The package interpret is handy for data scientists in the prototyping and model building phase. However the number of dependencies required is exhaustive, and for production environments it’s often better to select only the components you need for installation. Sometimes you’ll also have a better understanding of what dependency versions can work with interpret and your environment, even if we don’t officially support it. As such we offer options interpret and interpret-core for both scenarios.

Install with every dependency (default)#

The package interpret installs every dependency needed to run any part of the package.

pip install interpret

conda install -c conda-forge interpret

git clone interpretml/interpret.git && cd interpret/scripts && make install

Install with no dependencies#

When you don’t want any dependencies to automatically install and you only need the code, install the package interpret-core instead. The package interpret-core is a zero-dependency install.

pip install interpret-core

conda install -c conda-forge interpret-core

git clone interpretml/interpret.git && cd interpret/scripts && make install-core

Install with some official dependencies (pip)#

This scenario is not covered in all package managers we support. If you are installing with pip, you can take advantage of extra tags that are exposed for interpret-core. It’s best to look at the source code to see how this works.

  • interpret utilizing interpret-core tags found here.

  • interpret-core extra tags found here.

Exposing Visualizations#

The visualizations that power interpret use different renderers depending on the environment they are in. In most cases, the package will detect what kind of environment it is in and use the appropriat renderer. There are times though when you want to forcefully select which one.

Dash Renderer#

The Dash renderer is used for local environments such as running a Jupyter notebook on your laptop. It runs a Dash server, backed by Apache Flask in a separate process the first time its called by interpret.

This provides access to both embedded visualizations within notebooks as well as the full dashboard. However, due to requiring a live Flask server, it cannot render in an offline notebook.

See the source code for underestandings its configuration here.

from interpret import set_visualize_provider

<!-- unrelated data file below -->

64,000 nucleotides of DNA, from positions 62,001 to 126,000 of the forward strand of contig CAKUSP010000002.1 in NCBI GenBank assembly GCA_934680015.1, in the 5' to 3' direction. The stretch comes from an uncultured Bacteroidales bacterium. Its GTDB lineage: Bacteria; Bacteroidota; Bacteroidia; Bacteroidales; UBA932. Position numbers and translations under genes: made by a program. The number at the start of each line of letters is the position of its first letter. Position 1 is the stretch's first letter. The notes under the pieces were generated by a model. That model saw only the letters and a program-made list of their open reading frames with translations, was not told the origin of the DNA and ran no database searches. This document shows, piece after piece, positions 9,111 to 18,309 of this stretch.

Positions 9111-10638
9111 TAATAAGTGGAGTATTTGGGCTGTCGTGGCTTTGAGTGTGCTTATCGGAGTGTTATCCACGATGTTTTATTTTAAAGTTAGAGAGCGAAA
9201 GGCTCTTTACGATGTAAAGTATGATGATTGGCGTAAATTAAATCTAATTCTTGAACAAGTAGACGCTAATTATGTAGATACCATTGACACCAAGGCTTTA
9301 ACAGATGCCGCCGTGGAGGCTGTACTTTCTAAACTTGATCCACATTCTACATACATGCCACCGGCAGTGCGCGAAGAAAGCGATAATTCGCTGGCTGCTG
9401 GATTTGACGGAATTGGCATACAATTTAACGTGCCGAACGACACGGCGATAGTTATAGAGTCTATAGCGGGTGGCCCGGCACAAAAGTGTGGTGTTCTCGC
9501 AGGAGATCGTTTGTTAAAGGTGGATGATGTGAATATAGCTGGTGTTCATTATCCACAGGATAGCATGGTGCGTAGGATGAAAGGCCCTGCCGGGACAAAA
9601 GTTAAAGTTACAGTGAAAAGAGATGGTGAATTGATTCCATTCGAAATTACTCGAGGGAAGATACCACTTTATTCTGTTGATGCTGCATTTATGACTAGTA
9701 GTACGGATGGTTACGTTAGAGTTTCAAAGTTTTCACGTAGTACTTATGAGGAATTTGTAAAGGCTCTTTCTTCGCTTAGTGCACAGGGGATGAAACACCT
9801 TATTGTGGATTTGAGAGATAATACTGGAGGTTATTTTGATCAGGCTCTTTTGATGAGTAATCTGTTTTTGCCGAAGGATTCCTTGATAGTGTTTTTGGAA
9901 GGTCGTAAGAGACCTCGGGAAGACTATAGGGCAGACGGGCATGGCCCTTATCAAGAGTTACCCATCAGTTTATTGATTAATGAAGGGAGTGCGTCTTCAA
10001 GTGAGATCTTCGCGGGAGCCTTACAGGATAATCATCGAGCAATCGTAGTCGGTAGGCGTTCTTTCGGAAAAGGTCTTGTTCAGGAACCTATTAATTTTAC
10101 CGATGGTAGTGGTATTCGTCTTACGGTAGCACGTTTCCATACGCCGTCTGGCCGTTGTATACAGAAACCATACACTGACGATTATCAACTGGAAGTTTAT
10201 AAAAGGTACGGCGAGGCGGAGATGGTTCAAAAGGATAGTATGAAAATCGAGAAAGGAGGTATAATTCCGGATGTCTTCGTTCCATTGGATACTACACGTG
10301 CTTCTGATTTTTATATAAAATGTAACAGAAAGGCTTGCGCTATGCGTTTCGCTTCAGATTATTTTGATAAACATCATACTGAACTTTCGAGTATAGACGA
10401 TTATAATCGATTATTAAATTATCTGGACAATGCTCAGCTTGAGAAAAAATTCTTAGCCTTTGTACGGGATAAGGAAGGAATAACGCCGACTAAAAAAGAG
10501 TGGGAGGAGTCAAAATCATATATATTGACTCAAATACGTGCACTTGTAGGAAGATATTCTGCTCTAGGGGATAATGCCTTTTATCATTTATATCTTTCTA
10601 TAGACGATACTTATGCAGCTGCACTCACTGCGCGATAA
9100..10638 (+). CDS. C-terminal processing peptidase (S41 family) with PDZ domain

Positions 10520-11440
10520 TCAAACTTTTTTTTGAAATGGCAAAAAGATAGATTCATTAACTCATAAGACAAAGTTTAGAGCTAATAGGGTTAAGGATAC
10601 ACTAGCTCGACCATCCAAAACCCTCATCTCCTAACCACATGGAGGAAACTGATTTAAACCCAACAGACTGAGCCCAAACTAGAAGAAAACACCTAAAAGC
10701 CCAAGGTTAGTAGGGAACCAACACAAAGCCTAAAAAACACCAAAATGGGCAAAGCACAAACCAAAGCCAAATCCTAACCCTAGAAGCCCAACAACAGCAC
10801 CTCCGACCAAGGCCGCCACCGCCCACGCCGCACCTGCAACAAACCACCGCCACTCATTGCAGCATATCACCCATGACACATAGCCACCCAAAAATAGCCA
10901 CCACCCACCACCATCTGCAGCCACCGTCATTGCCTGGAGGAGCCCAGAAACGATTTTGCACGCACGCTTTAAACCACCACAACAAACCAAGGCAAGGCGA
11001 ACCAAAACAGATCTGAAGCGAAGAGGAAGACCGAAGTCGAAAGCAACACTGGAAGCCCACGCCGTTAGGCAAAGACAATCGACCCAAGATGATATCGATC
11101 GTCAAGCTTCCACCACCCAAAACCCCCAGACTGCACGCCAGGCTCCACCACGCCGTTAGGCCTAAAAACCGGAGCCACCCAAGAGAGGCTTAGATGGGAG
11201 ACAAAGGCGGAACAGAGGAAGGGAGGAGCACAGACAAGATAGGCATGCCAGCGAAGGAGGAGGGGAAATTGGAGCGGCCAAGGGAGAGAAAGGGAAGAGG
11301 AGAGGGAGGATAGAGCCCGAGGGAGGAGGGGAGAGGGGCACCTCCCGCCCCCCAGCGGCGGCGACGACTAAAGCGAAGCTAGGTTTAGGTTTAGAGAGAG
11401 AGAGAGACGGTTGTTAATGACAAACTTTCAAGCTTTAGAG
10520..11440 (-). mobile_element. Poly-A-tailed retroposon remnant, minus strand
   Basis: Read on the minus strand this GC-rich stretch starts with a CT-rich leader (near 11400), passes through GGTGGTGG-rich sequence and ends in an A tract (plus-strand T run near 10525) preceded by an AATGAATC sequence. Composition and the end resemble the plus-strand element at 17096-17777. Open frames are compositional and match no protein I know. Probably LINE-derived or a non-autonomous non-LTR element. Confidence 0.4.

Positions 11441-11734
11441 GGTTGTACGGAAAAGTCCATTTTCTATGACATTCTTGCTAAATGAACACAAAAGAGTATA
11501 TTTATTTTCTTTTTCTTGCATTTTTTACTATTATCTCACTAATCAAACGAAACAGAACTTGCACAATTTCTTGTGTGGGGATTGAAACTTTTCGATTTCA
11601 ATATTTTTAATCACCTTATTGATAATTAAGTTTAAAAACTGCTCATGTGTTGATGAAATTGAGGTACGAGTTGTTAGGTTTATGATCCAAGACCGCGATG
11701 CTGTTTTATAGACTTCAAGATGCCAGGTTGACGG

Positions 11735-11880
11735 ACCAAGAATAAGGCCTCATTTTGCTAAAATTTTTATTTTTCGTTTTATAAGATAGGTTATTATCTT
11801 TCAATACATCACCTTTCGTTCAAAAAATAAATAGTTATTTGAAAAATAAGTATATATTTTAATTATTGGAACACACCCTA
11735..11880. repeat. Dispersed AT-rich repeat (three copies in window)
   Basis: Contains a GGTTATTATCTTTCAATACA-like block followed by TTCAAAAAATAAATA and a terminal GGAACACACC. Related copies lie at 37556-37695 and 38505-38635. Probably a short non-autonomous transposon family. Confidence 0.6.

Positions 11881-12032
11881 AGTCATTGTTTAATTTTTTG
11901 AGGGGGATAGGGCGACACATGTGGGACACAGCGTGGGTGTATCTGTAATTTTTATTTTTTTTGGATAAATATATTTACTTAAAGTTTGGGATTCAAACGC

from interpret.provider import DashProvider
set_visualize_provider(DashProvider.from_address(('', 7001)))
class interpret.provider.DashProvider(app_runner)#

Provides rendering via Plotly’s Dash.

This works in the event of an environment that can expose HTTP(s) ports.

Initializes class.

This requires an instantiated AppRunner, call .from_address instead to initialize both.


app_runner – An AppRunner instance.

classmethod from_address(addr=None, base_url=None, use_relative_links=False)#

Initialize a new AppRunner along with the provider.

  • addr – A tuple that is (ip_addr, port).

  • base_url – Base URL, this useful when behind a proxy.

  • use_relative_links – Relative links for rendered pages instead of full URI.

Inline Renderer#

The inline renderer is used for cloud environments access to flask servers are not always available. In most configurations, it injects JavaScript in each notebook cell, including the bundle.

This does not allow for full dashboards, but it does allow offline support.

See the source code for underestandings its configuration here.

from interpret import set_visualize_provider
from interpret.provider import InlineProvider
class interpret.provider.InlineProvider(detected_envs=None, js_url=None)#

Provides rendering via JavaScript that are invoked within Jupyter cells.

Initializes class.

  • detected_envs – Environments targetted as defined in interpret.utils.environment.

  • js_url – If defined, will load the JavaScript bundle for interpret-inline from the given URL.